Day 12: Authorpreneurs

Panda- CoverAug  22 – Day 12, appeared on Radio Entrepreneurs (  The idea of Authorpreneurs is not a widespread term. It means you are an author and an entrepreneur, so the term “Authorpreneur” is used to describe you.

0001There are several processes that an author must do to publish a book. First, you have the writing process, which most people understand: it is simply putting all those words into a document arranged in sentences and paragraphs either imparting some wisdom or entertaining us with fiction.

0002The second process is to get the manuscript edited. The cost here is usually about $55/hour. Some professional editors charge by the page rather than the hour. This process might take about 2 to 3 weeks, at the most.

0003The third process is the formatting or Book Design, This can take the longest time, depending on a lot of variables, such as trim size, page length, complication of design.

The fourth process is the publishing 0007process, and it is usually the shortest process, because now the on-demand-printer/publishers can print from your .pdf. So within a matter of hours, your book can appear on, which is the largest distribution center!

0009The fifth process is marketing. Without marketing, your book ends up no where! This interview was part of a Virtual Book Tour (VBT) for When Panda Was a Boy: a Collection of Stories on Gender Identity for K-8. The quilts (some of these quilts are pictured on this page) brought to the interview were what illustrated this book.

To listen to the interview done at, click below:







Day 11: How Diversity and Acceptance Can Make Our World and Families More Whole

Today, I was interviewed on Dedham Cable TV, which will be shown on several regional Community Cable Stations. To watch this interview, go to:

Because who we are, including gender, is in our DNA. Whether we identify as lesbian, gay, bisexual, trans (transgender, transsexual, or gender neutral), or questioning, we are who our DNA tells us to be. We can repress it; try to ignore; but eventually most people give in to their true self. Sometimes that happens early in life between 2 1/2 to 5 years of age. Other times, it happens later in life.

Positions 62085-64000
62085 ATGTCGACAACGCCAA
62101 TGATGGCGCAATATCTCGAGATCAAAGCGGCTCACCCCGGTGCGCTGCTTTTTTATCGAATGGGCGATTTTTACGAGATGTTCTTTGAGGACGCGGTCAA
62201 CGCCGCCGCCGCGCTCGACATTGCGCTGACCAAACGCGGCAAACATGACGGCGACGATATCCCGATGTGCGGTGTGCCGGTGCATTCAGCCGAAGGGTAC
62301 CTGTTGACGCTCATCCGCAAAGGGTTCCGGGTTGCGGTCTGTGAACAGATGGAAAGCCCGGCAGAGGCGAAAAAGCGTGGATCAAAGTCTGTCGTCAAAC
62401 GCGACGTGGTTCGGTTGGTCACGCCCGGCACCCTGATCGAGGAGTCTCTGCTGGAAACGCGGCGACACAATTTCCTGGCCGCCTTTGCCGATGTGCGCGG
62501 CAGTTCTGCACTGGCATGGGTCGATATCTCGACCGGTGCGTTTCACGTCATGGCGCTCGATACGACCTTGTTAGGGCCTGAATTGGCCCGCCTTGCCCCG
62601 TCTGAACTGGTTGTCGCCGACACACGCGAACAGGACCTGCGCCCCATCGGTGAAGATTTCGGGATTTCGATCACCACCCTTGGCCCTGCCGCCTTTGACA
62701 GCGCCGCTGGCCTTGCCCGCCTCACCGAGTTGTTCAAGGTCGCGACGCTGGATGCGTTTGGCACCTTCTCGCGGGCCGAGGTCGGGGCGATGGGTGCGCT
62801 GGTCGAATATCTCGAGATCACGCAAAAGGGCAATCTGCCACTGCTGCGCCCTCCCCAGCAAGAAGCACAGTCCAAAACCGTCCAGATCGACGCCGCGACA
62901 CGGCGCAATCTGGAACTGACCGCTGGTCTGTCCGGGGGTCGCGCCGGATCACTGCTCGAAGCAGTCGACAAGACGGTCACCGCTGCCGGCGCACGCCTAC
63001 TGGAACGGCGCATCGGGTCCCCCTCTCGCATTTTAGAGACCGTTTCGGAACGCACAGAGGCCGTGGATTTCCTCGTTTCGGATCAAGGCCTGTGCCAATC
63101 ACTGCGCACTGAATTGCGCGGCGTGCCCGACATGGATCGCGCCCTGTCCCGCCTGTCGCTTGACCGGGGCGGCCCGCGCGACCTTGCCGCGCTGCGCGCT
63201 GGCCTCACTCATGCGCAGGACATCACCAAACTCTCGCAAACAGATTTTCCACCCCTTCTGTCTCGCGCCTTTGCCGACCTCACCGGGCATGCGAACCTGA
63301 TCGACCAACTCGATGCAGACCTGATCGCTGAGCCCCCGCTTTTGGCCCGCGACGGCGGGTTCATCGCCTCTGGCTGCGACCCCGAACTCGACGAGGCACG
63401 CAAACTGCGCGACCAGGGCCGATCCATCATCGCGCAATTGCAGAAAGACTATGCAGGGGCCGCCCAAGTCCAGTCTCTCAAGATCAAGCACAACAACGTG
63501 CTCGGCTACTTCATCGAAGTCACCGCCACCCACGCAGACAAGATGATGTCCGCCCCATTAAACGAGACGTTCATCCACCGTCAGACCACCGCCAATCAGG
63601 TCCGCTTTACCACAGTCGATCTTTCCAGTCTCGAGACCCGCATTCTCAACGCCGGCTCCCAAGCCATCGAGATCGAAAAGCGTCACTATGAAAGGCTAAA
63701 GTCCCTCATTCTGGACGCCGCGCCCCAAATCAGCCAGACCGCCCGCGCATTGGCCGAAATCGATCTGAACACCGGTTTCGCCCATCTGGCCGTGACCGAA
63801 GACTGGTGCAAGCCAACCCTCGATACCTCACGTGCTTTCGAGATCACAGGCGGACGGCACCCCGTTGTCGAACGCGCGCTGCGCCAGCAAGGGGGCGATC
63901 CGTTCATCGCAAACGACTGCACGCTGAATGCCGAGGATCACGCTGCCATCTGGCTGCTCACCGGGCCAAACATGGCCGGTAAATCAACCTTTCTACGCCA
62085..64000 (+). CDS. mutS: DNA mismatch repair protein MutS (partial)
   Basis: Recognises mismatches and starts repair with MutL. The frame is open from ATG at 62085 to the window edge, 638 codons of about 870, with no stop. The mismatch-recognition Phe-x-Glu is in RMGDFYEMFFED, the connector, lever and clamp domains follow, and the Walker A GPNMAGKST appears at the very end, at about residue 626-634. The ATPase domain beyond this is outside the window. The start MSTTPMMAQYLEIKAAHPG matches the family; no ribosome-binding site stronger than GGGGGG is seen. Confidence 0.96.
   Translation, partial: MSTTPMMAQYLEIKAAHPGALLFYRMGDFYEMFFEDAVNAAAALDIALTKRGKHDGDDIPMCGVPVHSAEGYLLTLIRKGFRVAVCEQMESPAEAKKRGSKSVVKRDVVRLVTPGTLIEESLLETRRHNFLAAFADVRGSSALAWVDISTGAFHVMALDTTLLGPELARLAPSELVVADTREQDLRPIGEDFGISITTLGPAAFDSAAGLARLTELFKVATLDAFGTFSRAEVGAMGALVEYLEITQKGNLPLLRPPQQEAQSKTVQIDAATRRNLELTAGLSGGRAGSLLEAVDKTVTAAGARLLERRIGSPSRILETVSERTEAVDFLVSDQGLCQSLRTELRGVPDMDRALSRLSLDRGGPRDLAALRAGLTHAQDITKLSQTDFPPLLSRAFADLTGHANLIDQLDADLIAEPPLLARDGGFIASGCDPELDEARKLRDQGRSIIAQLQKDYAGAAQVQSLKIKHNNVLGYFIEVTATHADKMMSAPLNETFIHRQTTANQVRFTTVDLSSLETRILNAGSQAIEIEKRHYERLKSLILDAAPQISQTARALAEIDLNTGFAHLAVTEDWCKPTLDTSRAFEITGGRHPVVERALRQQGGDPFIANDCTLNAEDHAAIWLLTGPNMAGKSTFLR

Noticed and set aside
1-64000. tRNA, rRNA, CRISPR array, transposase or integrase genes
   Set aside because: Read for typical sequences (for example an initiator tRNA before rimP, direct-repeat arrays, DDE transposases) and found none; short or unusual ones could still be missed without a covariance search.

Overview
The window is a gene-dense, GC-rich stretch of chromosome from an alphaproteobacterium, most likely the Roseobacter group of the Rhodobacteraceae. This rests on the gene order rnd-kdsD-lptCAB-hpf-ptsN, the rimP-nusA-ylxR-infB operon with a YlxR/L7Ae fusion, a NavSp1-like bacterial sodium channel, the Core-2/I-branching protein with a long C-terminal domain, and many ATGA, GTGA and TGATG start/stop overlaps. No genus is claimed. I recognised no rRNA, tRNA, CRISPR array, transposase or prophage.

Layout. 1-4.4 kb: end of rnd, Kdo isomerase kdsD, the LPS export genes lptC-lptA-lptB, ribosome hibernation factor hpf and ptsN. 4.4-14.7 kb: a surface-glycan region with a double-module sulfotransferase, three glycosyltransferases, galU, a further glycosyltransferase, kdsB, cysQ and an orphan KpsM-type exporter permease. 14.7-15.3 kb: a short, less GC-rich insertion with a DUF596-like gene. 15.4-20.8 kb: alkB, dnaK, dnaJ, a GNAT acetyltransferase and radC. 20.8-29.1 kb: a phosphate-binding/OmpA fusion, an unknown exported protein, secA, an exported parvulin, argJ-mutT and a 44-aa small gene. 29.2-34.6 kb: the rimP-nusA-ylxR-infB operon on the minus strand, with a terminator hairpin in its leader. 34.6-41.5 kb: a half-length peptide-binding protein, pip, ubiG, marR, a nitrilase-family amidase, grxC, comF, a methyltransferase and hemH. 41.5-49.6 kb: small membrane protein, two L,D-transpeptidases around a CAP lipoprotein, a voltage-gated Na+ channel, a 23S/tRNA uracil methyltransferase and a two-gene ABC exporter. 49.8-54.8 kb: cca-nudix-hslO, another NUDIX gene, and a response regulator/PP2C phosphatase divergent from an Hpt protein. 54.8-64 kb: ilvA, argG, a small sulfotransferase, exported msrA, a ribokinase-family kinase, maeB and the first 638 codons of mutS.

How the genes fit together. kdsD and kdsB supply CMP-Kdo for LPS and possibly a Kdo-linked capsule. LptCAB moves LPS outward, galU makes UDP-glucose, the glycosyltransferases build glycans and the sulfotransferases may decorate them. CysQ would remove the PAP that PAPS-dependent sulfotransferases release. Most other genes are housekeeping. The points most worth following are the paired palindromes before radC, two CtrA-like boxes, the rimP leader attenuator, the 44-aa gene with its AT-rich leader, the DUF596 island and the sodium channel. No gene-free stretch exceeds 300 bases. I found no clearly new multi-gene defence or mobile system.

Parents, even those who want to raise children without stereotypes, tend to tell their children: Boys don’t do that  Girls don’t do that. We do it automatically, even when we have vocalized that we don’t wish to do it, we end up doing it.

Day 10: As an Author

Thank you Lillian and Dave for hosting me for this guest post!

Today, August 9, I’m visiting the Brummet’s Conscious Discussion Blog Site Dave and Lillian Brummet have been writing professionally as a team since 1990. They started out as freelance writers, and continue to do so. They’ve also co-authored five books, as well as write this Conscious Discussion Blog, which discusses living green and other topics that help living better. They also often features book authors that are trying to improve the world. While my book deals with gender and not living green, they chose to host my post!

This Guest Post deals with me, as an author. I’ve written a lot about When Panda Was a Boy: a Collection of Stories on Gender Identity for K-8 from many different points of view, but today’s post is an interview with me, the author,  answering such questions as: “When Did I First Begin to Feel Like a Writer?” It allowed me to think all the way back to high school when I got my first poem published.

It’s sort of funny, because I really wanted to major in English when I went to college, but my father insisted that I get something that would help me be employed…like a secretarial degree. I guess I’m dating myself now, because I think now the skills fall under administrative assistant or executive assistant. At any rate, that’s what I did: I got a certificate in secretarial and accounting. I wasn’t that good at either. Fortunately for me, I ended up at a programming company not too long after graduation. I did keypunch, which punched holes in a cardstock card. It took a whole stack of the cards to run a program…Wow! Have we come a long way or what?

I spent about 30 years as a freelance writer myself, writing for technology and computer publications. I even won an award for my work with small and home-based businesses from the Small Business Administration. That seems like an awful long time ago!

When the bottom fell out of the publications’ market due to fewer advertisements after 9-11, I realized that I couldn’t continue to freelance. All my jobs just dried up. So I had several volunteer years – like maybe 15-20 years – invested in religious education. So I ended up with a new career that took me from Texas to the East Coast. Now I live in Massachusetts!